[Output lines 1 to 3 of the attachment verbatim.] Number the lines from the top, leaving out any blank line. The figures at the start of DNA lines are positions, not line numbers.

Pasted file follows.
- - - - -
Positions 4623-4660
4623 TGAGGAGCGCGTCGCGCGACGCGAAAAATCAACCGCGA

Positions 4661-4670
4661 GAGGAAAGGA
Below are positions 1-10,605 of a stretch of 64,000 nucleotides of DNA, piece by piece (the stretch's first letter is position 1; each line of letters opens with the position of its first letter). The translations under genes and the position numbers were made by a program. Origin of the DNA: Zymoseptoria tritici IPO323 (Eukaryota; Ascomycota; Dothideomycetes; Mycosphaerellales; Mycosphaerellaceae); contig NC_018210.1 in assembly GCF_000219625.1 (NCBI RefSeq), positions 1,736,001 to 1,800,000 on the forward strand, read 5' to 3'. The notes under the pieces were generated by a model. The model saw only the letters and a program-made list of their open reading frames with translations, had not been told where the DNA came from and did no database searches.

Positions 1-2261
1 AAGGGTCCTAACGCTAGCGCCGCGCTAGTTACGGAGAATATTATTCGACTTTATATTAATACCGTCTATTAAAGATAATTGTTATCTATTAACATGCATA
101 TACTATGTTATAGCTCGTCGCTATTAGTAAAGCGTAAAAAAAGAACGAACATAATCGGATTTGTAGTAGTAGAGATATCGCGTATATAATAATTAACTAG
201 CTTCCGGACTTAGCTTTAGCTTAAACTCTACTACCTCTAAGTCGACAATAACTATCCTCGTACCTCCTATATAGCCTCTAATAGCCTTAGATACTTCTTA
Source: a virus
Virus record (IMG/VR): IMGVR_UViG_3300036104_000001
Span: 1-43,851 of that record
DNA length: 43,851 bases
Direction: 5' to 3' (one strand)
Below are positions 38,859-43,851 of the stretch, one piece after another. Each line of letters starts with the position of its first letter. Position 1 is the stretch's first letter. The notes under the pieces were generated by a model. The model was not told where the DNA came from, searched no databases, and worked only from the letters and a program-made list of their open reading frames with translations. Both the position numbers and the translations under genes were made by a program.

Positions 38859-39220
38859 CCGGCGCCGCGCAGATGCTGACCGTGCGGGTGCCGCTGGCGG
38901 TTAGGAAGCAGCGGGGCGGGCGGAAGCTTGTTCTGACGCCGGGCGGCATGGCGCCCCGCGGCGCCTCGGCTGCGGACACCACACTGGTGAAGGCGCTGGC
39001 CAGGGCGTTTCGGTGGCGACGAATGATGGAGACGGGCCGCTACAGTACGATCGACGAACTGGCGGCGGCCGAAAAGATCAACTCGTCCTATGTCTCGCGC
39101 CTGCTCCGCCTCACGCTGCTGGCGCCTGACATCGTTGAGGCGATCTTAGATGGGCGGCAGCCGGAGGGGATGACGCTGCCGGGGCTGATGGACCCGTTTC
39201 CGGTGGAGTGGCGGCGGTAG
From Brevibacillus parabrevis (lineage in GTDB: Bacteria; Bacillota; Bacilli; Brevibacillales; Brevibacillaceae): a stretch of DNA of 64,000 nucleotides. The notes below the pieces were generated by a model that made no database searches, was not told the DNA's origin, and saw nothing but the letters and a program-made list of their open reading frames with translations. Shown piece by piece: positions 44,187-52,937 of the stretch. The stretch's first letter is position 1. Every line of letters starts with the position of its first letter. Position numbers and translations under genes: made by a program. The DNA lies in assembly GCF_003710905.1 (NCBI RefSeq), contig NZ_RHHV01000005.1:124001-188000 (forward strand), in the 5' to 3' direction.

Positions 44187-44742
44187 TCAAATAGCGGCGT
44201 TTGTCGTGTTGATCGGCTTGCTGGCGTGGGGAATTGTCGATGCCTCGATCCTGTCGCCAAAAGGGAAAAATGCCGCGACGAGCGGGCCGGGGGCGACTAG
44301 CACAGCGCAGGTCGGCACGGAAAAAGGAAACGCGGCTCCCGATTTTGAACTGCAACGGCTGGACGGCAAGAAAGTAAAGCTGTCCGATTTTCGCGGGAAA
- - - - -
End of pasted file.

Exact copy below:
Positions 4623-4660
4623 TGAGGAGCGCGTCGCGCGACGCGAAAAATCAACCGCGA

Positions 4661-4670